Its not a secret that the reason coffee is so popular is not only the caffeine it is containing but also its diverse and intensive set of flavors. Sometimes you may want to drink of cup of coffee - but you don’t want to drink caffeine. Especially for people with a caffeine intolerance, pregnant women or people who like to drink coffee before going to bed, a decaffeinated coffee is just the right thing.
The inventor of the decaffeination
The German coffee trader and founder of the still existing company „Kaffee Hag“, Ludwig Roselius developed the first decaffeination procedure for commercial quantities in 1903. His motivation was his suspicion of caffeine to be poisonous after his father, who was a heavy coffee drinker, died at a young age. To prevent more people dying from „caffeine poisoning“, he soaked raw coffee beans in salt water and extracted the caffeine with the aid of benzene.
Because of the carcinogenic benzene, the coffee he created with this method was probably more poisonous than the caffeine ever could have been but his product was indeed - more or less - decaffeinated. His caffeine-free coffee was a big success all over europa and until today, similar methods are being used for decaffeination - but without benzene.
Swiss Water process
That Ludwig Roselius was on the right track became clear when a Swiss company developed a similar method of decaffeination without the use of benzene in 1970. The raw beans are exposed to a hot water bath to extract GCE (Green Coffee Extract) which contains all the water-soluble components of the coffee beans except the caffeine. The raw coffee is then exposed to a hot CGE bath and because of the gradient pressure difference of the caffeine lean CGE and the caffeine rich raw coffee, the caffeine makes its way into the solution. After a couple of repetitions, the coffee is almost completely decaffeinated.
Because of the high energy and coffee consumption of this method, the Swiss Water process is not commonly used anymore. Since the taste and aroma of the decaffeinated coffee is supposed to be particularly genuine, some smaller companies still use this procedure for the production of decaffeinated luxury coffee.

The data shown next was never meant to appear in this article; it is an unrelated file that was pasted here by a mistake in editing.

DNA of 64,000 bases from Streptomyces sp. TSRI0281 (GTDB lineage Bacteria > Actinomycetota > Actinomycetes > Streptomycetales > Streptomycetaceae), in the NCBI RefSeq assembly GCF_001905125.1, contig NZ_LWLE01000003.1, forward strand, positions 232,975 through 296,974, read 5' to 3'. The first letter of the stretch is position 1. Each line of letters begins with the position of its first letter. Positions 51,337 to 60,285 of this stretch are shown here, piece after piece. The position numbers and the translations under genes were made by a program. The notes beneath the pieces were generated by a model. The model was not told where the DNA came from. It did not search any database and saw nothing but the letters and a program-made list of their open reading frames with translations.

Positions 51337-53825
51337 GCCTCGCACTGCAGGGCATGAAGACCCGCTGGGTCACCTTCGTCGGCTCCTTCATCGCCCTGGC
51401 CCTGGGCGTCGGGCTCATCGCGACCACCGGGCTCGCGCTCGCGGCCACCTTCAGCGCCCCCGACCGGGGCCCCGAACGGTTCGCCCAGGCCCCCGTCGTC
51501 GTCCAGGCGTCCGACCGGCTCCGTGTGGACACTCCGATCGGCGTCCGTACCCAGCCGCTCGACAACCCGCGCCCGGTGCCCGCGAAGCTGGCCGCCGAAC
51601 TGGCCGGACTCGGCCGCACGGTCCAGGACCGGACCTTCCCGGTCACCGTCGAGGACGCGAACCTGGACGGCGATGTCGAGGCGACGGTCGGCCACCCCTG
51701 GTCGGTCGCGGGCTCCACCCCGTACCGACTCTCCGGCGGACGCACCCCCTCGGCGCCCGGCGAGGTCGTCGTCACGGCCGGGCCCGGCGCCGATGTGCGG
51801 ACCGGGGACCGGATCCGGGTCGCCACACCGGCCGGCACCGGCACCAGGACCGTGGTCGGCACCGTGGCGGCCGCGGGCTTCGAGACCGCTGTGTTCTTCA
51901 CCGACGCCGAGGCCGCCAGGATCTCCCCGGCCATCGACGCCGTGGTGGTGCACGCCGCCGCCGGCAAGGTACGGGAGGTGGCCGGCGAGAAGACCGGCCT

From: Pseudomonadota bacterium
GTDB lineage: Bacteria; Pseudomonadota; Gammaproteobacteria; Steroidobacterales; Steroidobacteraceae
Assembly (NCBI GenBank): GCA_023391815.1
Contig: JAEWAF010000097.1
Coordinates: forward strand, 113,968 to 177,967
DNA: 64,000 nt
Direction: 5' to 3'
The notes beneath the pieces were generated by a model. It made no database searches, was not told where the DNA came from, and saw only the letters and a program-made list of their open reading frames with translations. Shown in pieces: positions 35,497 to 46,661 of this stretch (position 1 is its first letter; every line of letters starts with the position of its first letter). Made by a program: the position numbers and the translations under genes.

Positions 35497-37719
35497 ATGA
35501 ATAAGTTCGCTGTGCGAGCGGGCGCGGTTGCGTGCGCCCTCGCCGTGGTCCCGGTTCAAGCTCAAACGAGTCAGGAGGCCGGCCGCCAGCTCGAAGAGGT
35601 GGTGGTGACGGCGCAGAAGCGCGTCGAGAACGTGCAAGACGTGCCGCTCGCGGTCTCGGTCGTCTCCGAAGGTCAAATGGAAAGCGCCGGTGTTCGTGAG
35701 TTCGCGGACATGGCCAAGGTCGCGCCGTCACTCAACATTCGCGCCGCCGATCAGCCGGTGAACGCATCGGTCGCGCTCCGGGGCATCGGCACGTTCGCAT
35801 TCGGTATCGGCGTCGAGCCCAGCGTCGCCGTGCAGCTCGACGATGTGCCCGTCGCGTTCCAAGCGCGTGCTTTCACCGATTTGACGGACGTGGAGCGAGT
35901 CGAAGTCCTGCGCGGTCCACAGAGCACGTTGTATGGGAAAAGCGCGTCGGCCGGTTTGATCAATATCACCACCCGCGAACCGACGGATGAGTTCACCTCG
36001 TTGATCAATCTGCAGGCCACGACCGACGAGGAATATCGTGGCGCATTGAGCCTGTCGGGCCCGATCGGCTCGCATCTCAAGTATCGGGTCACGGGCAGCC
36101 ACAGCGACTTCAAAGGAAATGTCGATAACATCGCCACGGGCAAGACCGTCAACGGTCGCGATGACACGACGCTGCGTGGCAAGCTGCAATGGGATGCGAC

Roselius’ benzene method created the foundation for the chemical decaffeination of coffee beans. Just like back then, the raw beans are exposed to a chemical bath. The chemical solvents extract most of the caffeine through direct contact with the beans. Then, the beans are washed and dried.
Today, most businesses work work with extracting agents like methylene chloride and ethyl acetate instead of the poisonous benzene. But because methylene chloride was recently suspected to be carcinogenic, caffeine is mainly extracted with the ethyl acetate, naturally occurring in plants.
Carbon dioxide process
CO2 is the chemical formula for the molecule carbon dioxide, also known as carbon dioxide, consisting of carbon and oxygen. The gas carbon dioxide is colourless, soluble in water, non-flammable, odourless and non-toxic. Besides nitrogen, oxygen and so-called noble gases, it is a natural component of air.
In the carbon dioxide process, carbon dioxide is pressed at extremely high pressure against and through the beans that have previously been softened with hot water. The CO2 takes the caffeine with it - and the caffeine-free coffee bean is ready. The advantage of this process is that it recovers and reuses caffeine, which is extremely popular for medical purposes (caffeine tablets).
„Decaffeinated“ is relative
None of the methods we have today can extract 100% or the caffeine. Depending on the country, the coffee is sold in, there is different laws specifying, how much caffeine can be left inside a bean in order to declare it „caffeine-free“. In most countries, this limit is at 0,1% caffeine content. Regular coffee normally contains two to five percent caffeine.
Arabica beans are particularly well-suited for decaffeination because they naturally contain a lot less caffeine than robusta beans. Researches also developed genetically modified coffee plants that naturally grow beans without caffeine, making a coffee with 0,0% caffeine possible. But because of the strict European laws about genetically modified crops, these plants aren’t available yet.